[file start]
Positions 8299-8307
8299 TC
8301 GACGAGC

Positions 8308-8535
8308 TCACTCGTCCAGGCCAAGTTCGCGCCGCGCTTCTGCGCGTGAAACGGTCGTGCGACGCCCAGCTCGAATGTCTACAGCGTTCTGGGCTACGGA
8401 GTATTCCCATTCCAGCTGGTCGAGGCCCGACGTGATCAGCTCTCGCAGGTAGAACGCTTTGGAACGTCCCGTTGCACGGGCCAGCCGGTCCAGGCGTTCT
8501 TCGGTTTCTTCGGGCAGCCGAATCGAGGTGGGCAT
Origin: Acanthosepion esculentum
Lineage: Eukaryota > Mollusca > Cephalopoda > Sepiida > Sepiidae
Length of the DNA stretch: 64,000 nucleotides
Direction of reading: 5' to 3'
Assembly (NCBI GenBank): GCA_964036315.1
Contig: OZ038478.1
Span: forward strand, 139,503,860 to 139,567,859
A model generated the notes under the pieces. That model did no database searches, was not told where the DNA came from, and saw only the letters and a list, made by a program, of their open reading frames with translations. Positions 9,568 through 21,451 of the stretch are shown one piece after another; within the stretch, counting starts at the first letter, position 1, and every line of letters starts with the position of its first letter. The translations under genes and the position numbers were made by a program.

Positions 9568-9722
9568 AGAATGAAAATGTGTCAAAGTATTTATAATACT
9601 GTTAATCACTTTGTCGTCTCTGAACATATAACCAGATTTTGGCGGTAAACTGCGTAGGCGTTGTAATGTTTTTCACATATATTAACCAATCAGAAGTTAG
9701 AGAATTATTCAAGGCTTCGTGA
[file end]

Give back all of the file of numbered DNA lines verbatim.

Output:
Positions 8299-8307
8299 TC
8301 GACGAGC

Positions 8308-8535
8308 TCACTCGTCCAGGCCAAGTTCGCGCCGCGCTTCTGCGCGTGAAACGGTCGTGCGACGCCCAGCTCGAATGTCTACAGCGTTCTGGGCTACGGA
8401 GTATTCCCATTCCAGCTGGTCGAGGCCCGACGTGATCAGCTCTCGCAGGTAGAACGCTTTGGAACGTCCCGTTGCACGGGCCAGCCGGTCCAGGCGTTCT
8501 TCGGTTTCTTCGGGCAGCCGAATCGAGGTGGGCAT
Origin: Acanthosepion esculentum
Lineage: Eukaryota > Mollusca > Cephalopoda > Sepiida > Sepiidae
Length of the DNA stretch: 64,000 nucleotides
Direction of reading: 5' to 3'
Assembly (NCBI GenBank): GCA_964036315.1
Contig: OZ038478.1
Span: forward strand, 139,503,860 to 139,567,859
A model generated the notes under the pieces. That model did no database searches, was not told where the DNA came from, and saw only the letters and a list, made by a program, of their open reading frames with translations. Positions 9,568 through 21,451 of the stretch are shown one piece after another; within the stretch, counting starts at the first letter, position 1, and every line of letters starts with the position of its first letter. The translations under genes and the position numbers were made by a program.

Positions 9568-9722
9568 AGAATGAAAATGTGTCAAAGTATTTATAATACT
9601 GTTAATCACTTTGTCGTCTCTGAACATATAACCAGATTTTGGCGGTAAACTGCGTAGGCGTTGTAATGTTTTTCACATATATTAACCAATCAGAAGTTAG
9701 AGAATTATTCAAGGCTTCGTGA